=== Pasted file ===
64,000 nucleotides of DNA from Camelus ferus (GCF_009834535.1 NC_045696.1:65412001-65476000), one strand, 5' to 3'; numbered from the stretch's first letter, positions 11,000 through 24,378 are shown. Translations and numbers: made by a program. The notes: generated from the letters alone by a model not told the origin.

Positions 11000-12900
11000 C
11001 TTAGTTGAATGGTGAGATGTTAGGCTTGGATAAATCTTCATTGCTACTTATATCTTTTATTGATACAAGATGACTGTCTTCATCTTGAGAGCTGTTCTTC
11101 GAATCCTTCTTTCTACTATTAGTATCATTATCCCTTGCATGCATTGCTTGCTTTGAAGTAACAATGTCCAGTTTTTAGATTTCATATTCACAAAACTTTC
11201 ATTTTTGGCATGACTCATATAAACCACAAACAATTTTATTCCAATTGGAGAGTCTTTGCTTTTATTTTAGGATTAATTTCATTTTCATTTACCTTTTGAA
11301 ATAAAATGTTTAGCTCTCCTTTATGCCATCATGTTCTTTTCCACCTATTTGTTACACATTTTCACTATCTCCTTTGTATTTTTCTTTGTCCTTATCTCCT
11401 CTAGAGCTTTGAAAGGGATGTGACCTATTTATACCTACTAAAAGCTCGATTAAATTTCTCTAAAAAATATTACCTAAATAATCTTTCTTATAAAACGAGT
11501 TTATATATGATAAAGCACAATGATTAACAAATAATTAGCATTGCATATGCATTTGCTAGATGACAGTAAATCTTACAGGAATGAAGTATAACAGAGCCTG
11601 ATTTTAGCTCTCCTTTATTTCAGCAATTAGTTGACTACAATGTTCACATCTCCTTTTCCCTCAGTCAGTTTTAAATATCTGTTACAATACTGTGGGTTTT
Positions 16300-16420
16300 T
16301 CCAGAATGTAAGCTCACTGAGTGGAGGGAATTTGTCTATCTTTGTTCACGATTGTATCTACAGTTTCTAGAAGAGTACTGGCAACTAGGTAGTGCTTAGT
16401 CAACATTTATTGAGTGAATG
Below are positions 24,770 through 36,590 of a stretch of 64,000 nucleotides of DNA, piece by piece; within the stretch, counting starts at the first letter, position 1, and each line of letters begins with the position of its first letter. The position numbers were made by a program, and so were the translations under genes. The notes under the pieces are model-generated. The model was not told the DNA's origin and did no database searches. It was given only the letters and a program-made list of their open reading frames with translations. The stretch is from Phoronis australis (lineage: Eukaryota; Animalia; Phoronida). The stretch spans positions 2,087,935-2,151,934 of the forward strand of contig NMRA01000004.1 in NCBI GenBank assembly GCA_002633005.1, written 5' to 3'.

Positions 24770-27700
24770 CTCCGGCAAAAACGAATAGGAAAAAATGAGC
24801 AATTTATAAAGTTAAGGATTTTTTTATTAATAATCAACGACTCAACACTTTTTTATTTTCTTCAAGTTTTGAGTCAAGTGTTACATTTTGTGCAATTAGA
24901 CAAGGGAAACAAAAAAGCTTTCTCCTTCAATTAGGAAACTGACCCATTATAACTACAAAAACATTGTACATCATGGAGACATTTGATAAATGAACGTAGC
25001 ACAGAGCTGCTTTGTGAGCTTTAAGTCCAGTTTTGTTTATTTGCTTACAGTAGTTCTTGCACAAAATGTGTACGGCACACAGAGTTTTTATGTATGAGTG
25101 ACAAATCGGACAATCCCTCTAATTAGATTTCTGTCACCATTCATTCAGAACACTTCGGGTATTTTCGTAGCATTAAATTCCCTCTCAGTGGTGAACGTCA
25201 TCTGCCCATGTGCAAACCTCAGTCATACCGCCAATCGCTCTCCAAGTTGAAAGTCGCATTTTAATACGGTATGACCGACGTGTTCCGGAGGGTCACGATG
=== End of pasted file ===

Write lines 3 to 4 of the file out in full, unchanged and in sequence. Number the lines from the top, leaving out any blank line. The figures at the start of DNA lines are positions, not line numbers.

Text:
11000 C
11001 TTAGTTGAATGGTGAGATGTTAGGCTTGGATAAATCTTCATTGCTACTTATATCTTTTATTGATACAAGATGACTGTCTTCATCTTGAGAGCTGTTCTTC